Premier League ref Howard Webb's announcement that he is retiring is lampooned on social media for his apparent favouritism to one club.
The PA who leaked emails full of sexist comments from the Premier League chief thinks the emails reflect a wider culture of sexism.
A footballer from every top flight club has selected their favourite books as part of an initiative from The National Literacy Trust.
Richard Scudamore's position as chief executive of the Premier League remains under pressure as the league's audit and remuneration committee prepares to meet today.
Scudamore has been heavily criticised after leaked emails reveal a number of sexist slurs. Scudamore has apologised for "any offence caused" and admitted the comments were "inappropriate".
Yesterday, the Premier League was forced to defend its working environment after Rani Abraham, who worked as a temporary personal assistant, said she felt "humiliated, belittled, and disgusted" by the messages she read.
The pressure on the Premier League's chief executive will force him to resign, Ukip leader Nigel Farage has told ITV News, after Richard Scudamore made controversial remarks about women in private emails which were leaked to the Sunday Mirror.
Mr Farage added:
In the modern world anybody who sends out anything by email should not consider it to be private, it's not.
I think he should have known better then to do that. Email is not private. He's made a very bad error of judgement, and I'm afraid he's going to have to pay the price for that.
The Premier League has hit back at claims it fosters a "closed culture of sexism" after leaked emails revealed controversial remarks made by its Chief Executive.
In a statement, the body said: “We do not recognise this characterisation of the working environment at the Premier League, nor do we believe that it can be supported by the facts.
"The Chief Executive has already apologised for any offence caused and a proper review of all the evidence is now underway within the Premier League’s established and rigorous procedures."
"The Premier League continues to be fully committed to treating all staff fairly and on merit, regardless of gender.”
The woman that leaked sexist private emails sent by Premier League Chief Executive Richard Scudamore has said she felt "humiliated, belittled and disgusted" by the messages.
Discussing the leaks for the first time with the Sunday Mirror, 41-year-old Rani Abraham said: “I had a duty to speak out. If I didn’t then I’d somehow be condoning his behaviour.”
The personal assistant said: “It would have been far easier for me to just try to forget about those emails but I couldn’t.
"Mr Scudamore has a huge amount of influence and is paid a vast sum of money and has behaved wrongly."
Football Association board member Heather Rabbatts has added to mounting pressure on Premier League boss Richard Scudamore, arguing he should give "serious consideration" to his position after sexist remarks were uncovered by leaked emails.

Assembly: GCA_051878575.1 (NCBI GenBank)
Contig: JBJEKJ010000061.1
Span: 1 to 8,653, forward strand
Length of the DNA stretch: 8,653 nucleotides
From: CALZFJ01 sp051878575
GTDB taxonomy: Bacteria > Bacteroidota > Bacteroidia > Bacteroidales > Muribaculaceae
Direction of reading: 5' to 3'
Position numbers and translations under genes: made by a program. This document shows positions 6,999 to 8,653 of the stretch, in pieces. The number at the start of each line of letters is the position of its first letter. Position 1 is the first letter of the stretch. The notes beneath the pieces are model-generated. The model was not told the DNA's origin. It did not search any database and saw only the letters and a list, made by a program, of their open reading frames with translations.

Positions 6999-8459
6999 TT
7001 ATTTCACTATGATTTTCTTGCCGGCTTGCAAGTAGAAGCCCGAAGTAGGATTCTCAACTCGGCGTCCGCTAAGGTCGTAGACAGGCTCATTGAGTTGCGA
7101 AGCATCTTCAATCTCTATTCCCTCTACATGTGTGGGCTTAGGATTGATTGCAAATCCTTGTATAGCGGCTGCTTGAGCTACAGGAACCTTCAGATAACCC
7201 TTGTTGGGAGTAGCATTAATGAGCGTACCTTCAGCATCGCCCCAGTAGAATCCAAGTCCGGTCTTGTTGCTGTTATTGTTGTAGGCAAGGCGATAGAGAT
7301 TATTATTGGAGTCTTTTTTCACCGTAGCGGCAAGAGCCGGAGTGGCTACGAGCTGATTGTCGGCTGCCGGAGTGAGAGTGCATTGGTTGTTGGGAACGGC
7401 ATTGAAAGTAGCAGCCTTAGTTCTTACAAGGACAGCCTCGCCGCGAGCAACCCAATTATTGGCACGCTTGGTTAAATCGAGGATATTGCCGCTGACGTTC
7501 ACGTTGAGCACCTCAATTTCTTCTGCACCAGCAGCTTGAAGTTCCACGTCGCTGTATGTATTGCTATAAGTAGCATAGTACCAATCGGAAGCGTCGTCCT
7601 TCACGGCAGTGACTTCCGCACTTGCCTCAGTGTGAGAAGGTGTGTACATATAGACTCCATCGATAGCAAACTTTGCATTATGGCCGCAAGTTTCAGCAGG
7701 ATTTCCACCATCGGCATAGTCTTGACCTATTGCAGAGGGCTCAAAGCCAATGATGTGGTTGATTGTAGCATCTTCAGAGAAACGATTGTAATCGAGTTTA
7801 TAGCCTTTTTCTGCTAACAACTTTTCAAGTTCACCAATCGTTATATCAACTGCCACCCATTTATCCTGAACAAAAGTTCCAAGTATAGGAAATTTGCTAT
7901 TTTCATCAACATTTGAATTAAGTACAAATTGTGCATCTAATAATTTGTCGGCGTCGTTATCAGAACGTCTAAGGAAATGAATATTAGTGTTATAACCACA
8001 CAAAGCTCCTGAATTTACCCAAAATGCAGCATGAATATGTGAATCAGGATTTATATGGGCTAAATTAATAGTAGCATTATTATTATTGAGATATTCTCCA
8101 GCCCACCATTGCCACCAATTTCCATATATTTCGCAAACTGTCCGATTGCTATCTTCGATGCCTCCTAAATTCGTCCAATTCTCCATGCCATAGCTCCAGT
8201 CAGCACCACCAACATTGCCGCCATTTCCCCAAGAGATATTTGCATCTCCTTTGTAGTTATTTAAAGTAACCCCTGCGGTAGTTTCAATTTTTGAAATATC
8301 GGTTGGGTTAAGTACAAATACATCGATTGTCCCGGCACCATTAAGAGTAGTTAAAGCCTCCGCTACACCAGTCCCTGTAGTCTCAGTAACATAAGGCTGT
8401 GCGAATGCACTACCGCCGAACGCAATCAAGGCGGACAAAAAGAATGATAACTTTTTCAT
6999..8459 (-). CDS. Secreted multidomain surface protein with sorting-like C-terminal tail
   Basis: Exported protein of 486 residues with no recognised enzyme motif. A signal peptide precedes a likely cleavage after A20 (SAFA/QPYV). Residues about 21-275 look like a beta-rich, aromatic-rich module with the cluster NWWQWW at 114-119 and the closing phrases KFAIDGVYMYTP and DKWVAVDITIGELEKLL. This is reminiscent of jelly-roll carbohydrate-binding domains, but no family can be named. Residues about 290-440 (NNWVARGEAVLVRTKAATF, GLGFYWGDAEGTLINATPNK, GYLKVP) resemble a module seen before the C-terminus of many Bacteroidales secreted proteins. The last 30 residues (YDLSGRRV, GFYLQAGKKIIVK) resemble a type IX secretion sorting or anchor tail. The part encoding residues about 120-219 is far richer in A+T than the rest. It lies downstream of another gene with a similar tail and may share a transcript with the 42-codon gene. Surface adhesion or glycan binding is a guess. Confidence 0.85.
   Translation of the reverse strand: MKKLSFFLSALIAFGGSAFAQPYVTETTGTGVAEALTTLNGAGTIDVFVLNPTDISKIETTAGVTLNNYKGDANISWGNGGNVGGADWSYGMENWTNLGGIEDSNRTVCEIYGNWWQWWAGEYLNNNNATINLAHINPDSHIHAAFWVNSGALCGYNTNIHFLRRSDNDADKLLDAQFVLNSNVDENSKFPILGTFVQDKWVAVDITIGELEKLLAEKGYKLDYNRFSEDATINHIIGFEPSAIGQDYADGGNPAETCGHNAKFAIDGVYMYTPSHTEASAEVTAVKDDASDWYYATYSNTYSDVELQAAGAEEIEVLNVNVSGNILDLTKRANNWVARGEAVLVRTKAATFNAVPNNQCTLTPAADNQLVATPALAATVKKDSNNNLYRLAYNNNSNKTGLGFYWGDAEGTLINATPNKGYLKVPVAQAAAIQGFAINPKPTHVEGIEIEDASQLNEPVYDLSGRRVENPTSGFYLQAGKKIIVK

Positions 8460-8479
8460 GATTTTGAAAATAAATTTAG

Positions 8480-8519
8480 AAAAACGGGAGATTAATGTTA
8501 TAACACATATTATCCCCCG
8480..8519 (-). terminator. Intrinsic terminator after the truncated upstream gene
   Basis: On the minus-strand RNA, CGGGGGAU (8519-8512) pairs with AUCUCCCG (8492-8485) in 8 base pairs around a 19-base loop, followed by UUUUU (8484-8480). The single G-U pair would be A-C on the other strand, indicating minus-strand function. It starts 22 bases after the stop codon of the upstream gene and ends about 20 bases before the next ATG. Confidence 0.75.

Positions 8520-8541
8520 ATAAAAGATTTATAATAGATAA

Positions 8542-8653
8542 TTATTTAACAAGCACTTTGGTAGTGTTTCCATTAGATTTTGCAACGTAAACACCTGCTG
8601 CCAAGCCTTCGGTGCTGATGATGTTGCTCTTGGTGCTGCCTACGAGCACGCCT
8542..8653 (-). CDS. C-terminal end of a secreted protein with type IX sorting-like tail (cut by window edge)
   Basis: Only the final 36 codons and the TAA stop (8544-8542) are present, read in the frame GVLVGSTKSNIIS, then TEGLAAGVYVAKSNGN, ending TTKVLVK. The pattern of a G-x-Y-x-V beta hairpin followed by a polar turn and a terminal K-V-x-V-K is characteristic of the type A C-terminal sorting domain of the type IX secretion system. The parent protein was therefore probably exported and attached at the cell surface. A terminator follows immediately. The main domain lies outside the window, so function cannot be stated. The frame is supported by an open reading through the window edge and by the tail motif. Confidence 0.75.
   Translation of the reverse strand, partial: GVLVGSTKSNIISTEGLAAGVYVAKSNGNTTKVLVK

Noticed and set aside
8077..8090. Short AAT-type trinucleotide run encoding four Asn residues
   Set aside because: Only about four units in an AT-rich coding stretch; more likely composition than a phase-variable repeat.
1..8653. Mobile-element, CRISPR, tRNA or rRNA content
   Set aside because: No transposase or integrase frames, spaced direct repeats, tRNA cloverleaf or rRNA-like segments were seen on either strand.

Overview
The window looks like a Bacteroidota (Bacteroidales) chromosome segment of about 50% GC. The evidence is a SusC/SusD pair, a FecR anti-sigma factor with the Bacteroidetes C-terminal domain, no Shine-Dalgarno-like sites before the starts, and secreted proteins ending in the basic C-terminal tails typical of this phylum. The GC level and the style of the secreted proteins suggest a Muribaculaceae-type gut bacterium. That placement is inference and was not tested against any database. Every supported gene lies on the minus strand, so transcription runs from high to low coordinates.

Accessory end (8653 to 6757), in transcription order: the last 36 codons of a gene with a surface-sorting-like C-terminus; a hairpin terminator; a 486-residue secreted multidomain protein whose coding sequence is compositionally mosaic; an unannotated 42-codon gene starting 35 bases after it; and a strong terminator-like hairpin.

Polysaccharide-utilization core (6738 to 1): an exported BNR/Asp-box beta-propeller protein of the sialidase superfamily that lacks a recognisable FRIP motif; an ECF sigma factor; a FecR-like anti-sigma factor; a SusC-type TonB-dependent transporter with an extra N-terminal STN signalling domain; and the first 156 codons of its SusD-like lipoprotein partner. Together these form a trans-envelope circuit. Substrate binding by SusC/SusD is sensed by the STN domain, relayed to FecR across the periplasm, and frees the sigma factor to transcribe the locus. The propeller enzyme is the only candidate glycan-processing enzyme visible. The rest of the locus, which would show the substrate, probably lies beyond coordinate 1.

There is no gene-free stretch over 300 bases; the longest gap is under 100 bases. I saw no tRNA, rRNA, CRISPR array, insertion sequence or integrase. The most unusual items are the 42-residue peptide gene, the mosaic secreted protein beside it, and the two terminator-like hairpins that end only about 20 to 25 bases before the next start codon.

In a statement reported in numerous media outlets, Ms Rabbatts said the emails symbolised "a closed culture of sexism" at the Premier League.
She also called for a review of the League's governance "with a view to improving accountability and tackling head on a culture that demeans women and seems to discourage their involvement in the game's administration".
Ms Rabbatts added: "These challenges go beyond the current situation of chief executive Richard Scudamore, however if the League are to move forward in a positive way then he and they should give serious consideration to his position in the coming days."
Richard Scudamore's tenure as the Premier League's chief executive is under increasing threat after the league's main sponsor Barclays expressed concerns over his sexist emails and a equality campaigner called for him to go.
Edward Lord, who is also a member of the Football Association's inclusion advisory board (IAB), wrote on his personal blog that Scudamore's position is now "untenable".
It is understood that Barclays expressed disappointment to the league this week about the content of emails Scudamore sent to a lawyer friend, which were revealed by the Sunday Mirror last weekend.
The Premier League is set to meet on Monday to discuss the case, which will also discussed at a special meeting of the IAB on Tuesday.
Sports Minister Helen Grant has described sexist remarks allegedly made by Premier League chief Richard Scudamore as "completely unacceptable and very disappointing".
Mr Scudamore apologised after the controversial comments about women were uncovered from private emails leaked to the Sunday Mirror.
In a statement, Helen Grant said: "I am determined to do all I can to help tackle all forms of discrimination in sport.
"There is absolutely no place for it and all of us working in sport need to pull together on the issue. There is no room for complacency."
The chairman of the Football Association, Greg Dyke, has said the row over emails sent by the chief executive of the Premier League, Richard Scudamore is "a matter for the Premier League".
Mr Scudamore made controversial remarks about women in private emails which were leaked to the Sunday Mirror.
He has acknowledged the comments were "inappropriate" and apologised for "any offence caused".
Mr Dyke appeared to distance the FA from with the controversy, saying: "This remains a matter for the Premier League to consider. The FA remains wholly committed to promoting diversity and will continue to work on challenging discrimination and developing future women leaders."